WASHINGTON, DC – The U.S. Senate unanimously approved legislation Thursday to crack down on scam artists who falsify their Caller ID information to trick unsuspecting victims, a practice known as “spoofing”.
The bill, sponsored by U.S. Sens. Bill Nelson (D-Fla.) and Deb Fischer (R-Neb.), strengthens a law passed in 2010 that prohibits scammers from altering the Caller ID information on calls made in the U.S. The legislation passed by the Senate today expands that prohibition to spoofing using text messages, calls made over the Internet and calls originating from a foreign country.
It also directs the Federal Communications Commission to publish information on its website to help consumers protect themselves from these spoofing scams. And it calls on the Government Accountability Office to conduct a study of the federal government’s efforts to combat the practice of spoofing and identify any additional measures that may be needed.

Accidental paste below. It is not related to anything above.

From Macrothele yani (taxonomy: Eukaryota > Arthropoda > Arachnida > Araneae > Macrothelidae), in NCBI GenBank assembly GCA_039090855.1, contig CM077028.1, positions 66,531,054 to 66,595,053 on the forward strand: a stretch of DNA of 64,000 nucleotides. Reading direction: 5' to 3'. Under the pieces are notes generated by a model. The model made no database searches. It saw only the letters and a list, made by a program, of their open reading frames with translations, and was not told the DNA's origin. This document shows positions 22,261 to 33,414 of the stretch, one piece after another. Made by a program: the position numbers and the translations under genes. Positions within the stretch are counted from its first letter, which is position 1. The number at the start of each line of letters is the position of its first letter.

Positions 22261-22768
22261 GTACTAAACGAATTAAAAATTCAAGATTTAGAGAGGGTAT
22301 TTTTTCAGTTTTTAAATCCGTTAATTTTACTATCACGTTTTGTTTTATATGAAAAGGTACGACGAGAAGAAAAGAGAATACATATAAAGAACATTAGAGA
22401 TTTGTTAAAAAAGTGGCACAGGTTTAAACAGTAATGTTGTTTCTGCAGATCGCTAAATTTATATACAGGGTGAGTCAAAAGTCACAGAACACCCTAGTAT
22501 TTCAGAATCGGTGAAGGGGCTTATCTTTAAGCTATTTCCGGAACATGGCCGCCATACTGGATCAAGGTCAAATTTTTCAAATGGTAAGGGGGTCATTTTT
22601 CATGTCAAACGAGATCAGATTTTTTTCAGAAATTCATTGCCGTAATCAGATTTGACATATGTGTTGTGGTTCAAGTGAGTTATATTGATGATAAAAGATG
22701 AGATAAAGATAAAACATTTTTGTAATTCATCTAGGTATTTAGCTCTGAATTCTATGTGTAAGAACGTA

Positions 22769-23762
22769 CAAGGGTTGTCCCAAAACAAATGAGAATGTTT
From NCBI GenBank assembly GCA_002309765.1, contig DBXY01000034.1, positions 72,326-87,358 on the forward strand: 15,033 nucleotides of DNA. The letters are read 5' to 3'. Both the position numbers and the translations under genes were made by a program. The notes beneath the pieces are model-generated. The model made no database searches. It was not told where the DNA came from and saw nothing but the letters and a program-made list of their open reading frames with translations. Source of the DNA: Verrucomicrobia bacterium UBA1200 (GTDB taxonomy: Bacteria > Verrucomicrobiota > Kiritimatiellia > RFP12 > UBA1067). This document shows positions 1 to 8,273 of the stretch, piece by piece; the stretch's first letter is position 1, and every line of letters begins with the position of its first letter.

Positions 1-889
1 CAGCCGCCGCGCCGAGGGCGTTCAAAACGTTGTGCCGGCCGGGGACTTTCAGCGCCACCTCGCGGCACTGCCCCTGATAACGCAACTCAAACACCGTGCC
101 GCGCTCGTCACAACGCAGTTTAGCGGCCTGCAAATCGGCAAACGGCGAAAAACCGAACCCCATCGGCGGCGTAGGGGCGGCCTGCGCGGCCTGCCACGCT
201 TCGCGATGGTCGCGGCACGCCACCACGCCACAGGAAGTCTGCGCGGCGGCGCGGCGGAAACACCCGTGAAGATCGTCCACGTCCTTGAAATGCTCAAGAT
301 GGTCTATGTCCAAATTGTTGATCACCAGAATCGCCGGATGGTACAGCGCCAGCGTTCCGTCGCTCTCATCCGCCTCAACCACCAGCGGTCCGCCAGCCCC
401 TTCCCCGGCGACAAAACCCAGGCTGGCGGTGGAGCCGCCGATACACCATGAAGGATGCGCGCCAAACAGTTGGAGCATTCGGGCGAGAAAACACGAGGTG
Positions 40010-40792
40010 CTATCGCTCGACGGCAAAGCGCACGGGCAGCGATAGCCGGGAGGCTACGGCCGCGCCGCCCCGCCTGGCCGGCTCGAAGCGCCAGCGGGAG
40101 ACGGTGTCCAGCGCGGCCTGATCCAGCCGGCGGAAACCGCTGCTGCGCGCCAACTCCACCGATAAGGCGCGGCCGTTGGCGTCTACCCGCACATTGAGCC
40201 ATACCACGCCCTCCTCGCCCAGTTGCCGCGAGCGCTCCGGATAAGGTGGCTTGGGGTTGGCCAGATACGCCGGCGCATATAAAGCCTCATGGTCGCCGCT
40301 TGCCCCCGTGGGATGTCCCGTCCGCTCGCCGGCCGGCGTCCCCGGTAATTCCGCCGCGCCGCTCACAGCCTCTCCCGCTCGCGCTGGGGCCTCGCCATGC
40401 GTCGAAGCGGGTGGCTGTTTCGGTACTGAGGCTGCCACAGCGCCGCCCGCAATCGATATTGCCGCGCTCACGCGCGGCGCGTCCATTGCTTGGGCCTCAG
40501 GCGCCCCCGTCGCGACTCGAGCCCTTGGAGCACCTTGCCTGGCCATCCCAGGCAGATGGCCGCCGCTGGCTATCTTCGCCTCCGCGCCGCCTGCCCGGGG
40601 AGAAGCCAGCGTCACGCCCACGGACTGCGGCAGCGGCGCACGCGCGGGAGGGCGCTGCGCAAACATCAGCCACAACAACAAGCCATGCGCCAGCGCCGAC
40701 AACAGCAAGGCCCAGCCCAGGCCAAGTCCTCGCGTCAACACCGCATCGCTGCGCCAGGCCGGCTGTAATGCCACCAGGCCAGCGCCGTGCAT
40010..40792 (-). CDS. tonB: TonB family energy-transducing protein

“Fighting scam artists is like playing a game of Whac-A-Mole,” said Nelson, who serves as the top Democrat on the Senate Commerce Committee. “Once you think you’ve stopped them, they find other ways to continue to carry out their scams. This bill will better enable the government to punish fraudsters who use new technologies to pray on unsuspecting victims.”
“Through the Spoofing Prevention Act, Congress can protect the most vulnerable in our society from fraudulent scams,” said Fischer.
Other sponsors of the legislation include Sens. Roy Blunt (R-Mo.), Amy Klobuchar (D-Minn.) and Tammy Duckworth (D-Ill.). The House of Representatives passed similar legislation in January.
Click here to view text of the Spoofing Prevention Act of 2017.